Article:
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Chevron! Chevron! Chevron!

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By now you have certainly learned that the Supreme Court has done what many desired and few expected: it has overturned the Chevron doctrine. This is a massive change to administrative law in the United States, so we are doing a special edition of the Briefing with early links and analysis to help you make sense of what is going on.

First we turn to EPPC’s Ed Whelan, who is of course always invaluable on legal issues, and point you to his summary of the decision.

For an overview of the background of the decision, we recommend this article by Prof. Adrian Vermeule in the George Mason Law Review.

The presupposition is that Chevron is good for business, but it may or may not be. The New York Times quotes Nick Shipley, a former lobbyist for BIO and PhRMA and the founder of Cronus Consulting pointing out that advocacy groups can also use Chevron‘s increased opportunities for litigation to create new regulation. “Industry,” he said, “could be caught in the crossfire.”

One industry that might be impacted right away is crypto: the SEC’s attempts to regulate certain crypto companies, including Coinbase, the biggest US-based exchange, was based on its own (dubious) interpretation of its own doctrine. It will probably now be up to courts, and not the SEC, to decide whether cryptocurrencies are securities (regulated under the Securities Act) or currency, or something else.

More generally we are hearing from sources in the Fintech (financial technology) industry that they are very excited, because this gives them grounds to challenge all sorts of onerous rules.

According to Bloomberg Law, regulations that could come under fire quickly include auto emissions limits, bans on non-compete agreements, and broadband regulations.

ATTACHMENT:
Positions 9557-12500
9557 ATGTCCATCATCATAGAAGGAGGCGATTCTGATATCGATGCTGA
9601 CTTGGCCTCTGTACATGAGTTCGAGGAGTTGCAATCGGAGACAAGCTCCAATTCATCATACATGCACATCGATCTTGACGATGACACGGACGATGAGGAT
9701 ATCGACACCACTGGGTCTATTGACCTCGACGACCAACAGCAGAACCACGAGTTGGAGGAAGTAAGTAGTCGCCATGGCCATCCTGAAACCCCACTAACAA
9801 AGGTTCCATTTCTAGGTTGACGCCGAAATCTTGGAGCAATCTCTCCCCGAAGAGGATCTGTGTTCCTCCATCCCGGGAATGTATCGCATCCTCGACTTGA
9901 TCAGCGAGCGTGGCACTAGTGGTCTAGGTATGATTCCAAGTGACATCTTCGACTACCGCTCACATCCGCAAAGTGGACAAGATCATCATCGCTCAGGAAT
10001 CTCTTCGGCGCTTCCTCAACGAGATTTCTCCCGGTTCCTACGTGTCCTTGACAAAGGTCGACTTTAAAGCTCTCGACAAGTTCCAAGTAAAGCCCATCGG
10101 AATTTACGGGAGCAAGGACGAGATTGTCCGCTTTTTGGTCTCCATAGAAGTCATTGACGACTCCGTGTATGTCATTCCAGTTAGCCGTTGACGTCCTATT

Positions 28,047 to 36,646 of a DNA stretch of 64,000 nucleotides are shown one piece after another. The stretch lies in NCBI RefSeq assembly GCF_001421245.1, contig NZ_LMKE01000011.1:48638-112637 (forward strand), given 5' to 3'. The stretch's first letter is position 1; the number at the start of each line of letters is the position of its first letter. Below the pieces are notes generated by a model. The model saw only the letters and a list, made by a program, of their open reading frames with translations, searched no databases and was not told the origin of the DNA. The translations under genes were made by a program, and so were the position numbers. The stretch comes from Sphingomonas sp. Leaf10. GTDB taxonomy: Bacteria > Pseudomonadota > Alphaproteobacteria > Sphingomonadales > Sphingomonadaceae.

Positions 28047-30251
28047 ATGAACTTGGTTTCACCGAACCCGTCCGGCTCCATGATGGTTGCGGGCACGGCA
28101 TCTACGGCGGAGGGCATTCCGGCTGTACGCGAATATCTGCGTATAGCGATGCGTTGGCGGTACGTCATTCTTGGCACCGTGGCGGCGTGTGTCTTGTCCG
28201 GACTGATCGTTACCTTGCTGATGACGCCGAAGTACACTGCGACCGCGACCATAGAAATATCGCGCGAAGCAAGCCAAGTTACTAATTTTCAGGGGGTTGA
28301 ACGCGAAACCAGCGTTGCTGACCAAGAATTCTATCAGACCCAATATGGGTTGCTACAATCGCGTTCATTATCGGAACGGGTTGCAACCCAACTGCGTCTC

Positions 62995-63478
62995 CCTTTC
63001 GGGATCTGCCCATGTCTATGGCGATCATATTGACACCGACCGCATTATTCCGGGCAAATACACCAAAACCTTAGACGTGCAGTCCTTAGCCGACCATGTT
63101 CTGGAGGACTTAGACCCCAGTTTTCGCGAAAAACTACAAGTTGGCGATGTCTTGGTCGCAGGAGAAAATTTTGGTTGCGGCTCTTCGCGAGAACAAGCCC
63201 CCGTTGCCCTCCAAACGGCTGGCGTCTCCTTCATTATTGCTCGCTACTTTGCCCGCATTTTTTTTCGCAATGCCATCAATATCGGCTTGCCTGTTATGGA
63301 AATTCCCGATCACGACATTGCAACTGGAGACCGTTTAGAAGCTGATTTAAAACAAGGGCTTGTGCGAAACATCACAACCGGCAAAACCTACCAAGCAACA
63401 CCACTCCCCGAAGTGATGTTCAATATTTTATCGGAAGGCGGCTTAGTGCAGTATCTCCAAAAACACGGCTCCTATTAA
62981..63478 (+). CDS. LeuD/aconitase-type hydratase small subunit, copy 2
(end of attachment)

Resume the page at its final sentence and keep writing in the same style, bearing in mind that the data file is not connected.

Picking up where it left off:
When it comes to broadband regulations most likely to be affected by Chevron, one of them is so-called “net neutrality,” according to this thorough briefing from Ars Technica, and another common carrier regulations, according to an article in the Penn Law Review by Prof. Christopher S. Yoo.

Another regulation that could be affected is the FDA’s bans on vaping products, which has been based on its own, expansive interpretation of the Family Smoking Prevention and Tobacco Control Act, Tobacco Reporter writes.

R Street’s excellent energy analyst Josiah Neeley sketches out how Chevron might impact energy regulations put out by the EPA and the FERC. “[W]hile the demise of Chevron will delight many legal nerds, we shouldn’t overestimate its practical effect, at least in the short term. The fact that the Supreme Court had previously limited the doctrine means that getting rid of the rest of it will have a smaller effect. This is particularly true when it comes to environmental regulations like the Clean Power Plan. Likewise, the Court has been telegraphing an end to Chevron for several years, so agencies have begun to craft their rules in anticipation of a post-Chevron world. FERC, for example, had already all but stopped relying on Chevron as a defense in its own rulemaking.”

The Foundation for American Innovation is responding in a smart way: putting out a call for papers on what the post-Chevron landscape might look like.

The Competitive Enterprise Institute, which had filed an amicus brief in Loper Bright, is unsurprisingly celebrating, and suggesting further efforts in order to curb the power of the administrative state. First, the “Guidance Out of Darkness Act”, which would require a public access portal to all agency guidance documents, noting that although guidance from federal agencies is not legally binding, they often are in practice, and such guidance can be hard to access. Another funnily-named proposal is an ‘Abuse-of-Crisis Prevention Act’ which is not technically speaking legislation, but rather a framework of ideas designed to limit government overreach during national crises.

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